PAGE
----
Invest in professional tax software such as Quickbooks. These programs make it easy to keep records and allow you to see your income patterns, fluctuation of expenses and cash flow. If you cannot see the big picture of your business activity then it is impossible to cut costs, identify 'untapped markets' or improve your business plan."
"I was never any good at keeping on top of business finances – which usually involved all receipts and invoices being thrown into a folder and then trying to add all of this into a spreadsheet once or twice a year in a mega rush. Now I use Xero, a cloud book-keeping and accounts management system; it has simplified my business financial records and has made life much easier.
Xero allows us to have constant access to real-time results and it links to my business accounts so that transactions are automatically pulled through and matched. Paper records are a thing of the past – I take photos of receipts and link them to the transaction and I can instantly forget about them.
Xero gives my accountants instant access to everything they need and ensures a smooth end of tax year when they come to complete my year-end accounts, self-assessment tax return and all company returns."
"The preparation for year-end taxes should be on-going. Typically, companies wait to do everything just before deadline because they’re preoccupied in running their businesses. This creates more work for the accountant. Only having up to date information once a year is not the proper way to be running a company and it can be incredibly risky."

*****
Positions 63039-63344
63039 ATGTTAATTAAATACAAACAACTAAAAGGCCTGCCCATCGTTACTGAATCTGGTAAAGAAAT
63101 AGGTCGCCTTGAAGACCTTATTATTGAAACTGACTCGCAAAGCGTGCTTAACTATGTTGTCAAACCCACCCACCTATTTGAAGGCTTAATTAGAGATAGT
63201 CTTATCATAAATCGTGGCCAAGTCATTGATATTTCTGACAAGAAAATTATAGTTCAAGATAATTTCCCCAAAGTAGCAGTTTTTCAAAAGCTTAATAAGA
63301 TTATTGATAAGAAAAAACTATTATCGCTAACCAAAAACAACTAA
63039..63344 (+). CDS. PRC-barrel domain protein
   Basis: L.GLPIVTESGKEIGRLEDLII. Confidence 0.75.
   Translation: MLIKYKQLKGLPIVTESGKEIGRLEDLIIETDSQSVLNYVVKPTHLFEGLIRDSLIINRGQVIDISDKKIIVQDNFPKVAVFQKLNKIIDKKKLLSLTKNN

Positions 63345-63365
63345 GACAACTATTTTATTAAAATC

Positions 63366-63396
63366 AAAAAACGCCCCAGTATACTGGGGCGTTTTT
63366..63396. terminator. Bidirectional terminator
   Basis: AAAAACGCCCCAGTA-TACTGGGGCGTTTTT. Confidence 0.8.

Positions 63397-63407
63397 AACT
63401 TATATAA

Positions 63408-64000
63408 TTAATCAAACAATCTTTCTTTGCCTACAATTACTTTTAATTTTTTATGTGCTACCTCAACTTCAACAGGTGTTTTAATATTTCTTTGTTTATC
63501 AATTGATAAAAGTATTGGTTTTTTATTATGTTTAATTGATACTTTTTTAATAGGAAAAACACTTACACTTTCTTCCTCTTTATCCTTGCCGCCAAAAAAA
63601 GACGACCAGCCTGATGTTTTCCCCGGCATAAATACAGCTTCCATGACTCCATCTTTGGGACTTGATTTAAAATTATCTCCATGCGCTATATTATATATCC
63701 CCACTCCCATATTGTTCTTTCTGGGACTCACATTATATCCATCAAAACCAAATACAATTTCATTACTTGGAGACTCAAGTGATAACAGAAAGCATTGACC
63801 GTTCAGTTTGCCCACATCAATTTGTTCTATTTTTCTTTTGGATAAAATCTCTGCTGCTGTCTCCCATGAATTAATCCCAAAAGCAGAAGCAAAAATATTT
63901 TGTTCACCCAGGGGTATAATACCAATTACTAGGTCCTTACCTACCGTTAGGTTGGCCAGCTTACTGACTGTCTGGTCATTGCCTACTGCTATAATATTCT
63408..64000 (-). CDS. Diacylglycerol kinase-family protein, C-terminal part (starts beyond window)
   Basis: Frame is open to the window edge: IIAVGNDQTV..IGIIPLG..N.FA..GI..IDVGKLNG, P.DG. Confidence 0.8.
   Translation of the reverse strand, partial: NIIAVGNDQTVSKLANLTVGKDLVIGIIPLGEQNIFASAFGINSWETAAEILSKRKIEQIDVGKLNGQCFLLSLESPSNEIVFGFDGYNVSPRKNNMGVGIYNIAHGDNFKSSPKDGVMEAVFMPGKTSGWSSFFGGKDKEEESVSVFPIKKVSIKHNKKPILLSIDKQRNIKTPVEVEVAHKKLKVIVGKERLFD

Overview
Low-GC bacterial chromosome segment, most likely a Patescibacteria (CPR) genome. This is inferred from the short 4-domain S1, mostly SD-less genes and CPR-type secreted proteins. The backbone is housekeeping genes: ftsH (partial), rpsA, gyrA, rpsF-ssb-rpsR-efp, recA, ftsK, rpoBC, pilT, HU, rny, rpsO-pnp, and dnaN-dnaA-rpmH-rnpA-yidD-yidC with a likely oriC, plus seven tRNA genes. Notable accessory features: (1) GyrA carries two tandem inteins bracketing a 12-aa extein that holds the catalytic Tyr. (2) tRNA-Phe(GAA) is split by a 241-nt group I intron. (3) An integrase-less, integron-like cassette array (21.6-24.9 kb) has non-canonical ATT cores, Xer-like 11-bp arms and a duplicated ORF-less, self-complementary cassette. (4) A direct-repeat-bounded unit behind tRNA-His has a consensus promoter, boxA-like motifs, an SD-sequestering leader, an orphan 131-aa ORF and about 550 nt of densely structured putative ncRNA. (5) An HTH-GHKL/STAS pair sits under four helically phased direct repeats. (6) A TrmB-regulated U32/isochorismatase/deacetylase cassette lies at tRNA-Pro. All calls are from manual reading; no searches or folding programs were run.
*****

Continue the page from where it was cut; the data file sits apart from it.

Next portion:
"I used to leave everything to the last minute and endure late nights but now I prepare well in advance. As I move through the business year I keep track of receipts - stapling them to a piece of A4 and writing an explanation alongside is helpful. And with tools such as Excel and OpenOffice the whole job has become even easier. As well as paper copies, I have everything entered electronically too. This gives me a really good idea of the headline figures in advance so I can ensure everything is ready in terms of funds.
Taking a few minutes out every hour or so to clear the mind in meditation is highly beneficial and helps to minimise the risk of making errors. I am careful about what I eat and drink anyway but at tax time I stay well away from sugar to help me to stay focused. Now as well as doing my taxes much faster I also do them more calmly."
"We prepare for the tax year by using Quickbooks. It allows my accountant to log sales, returns and itemised deductions into one simple place. It places all of this information into the schedules so at the end of the year, all I have to do is pull up the schedule information, fill in the information on my tax form and it’s done."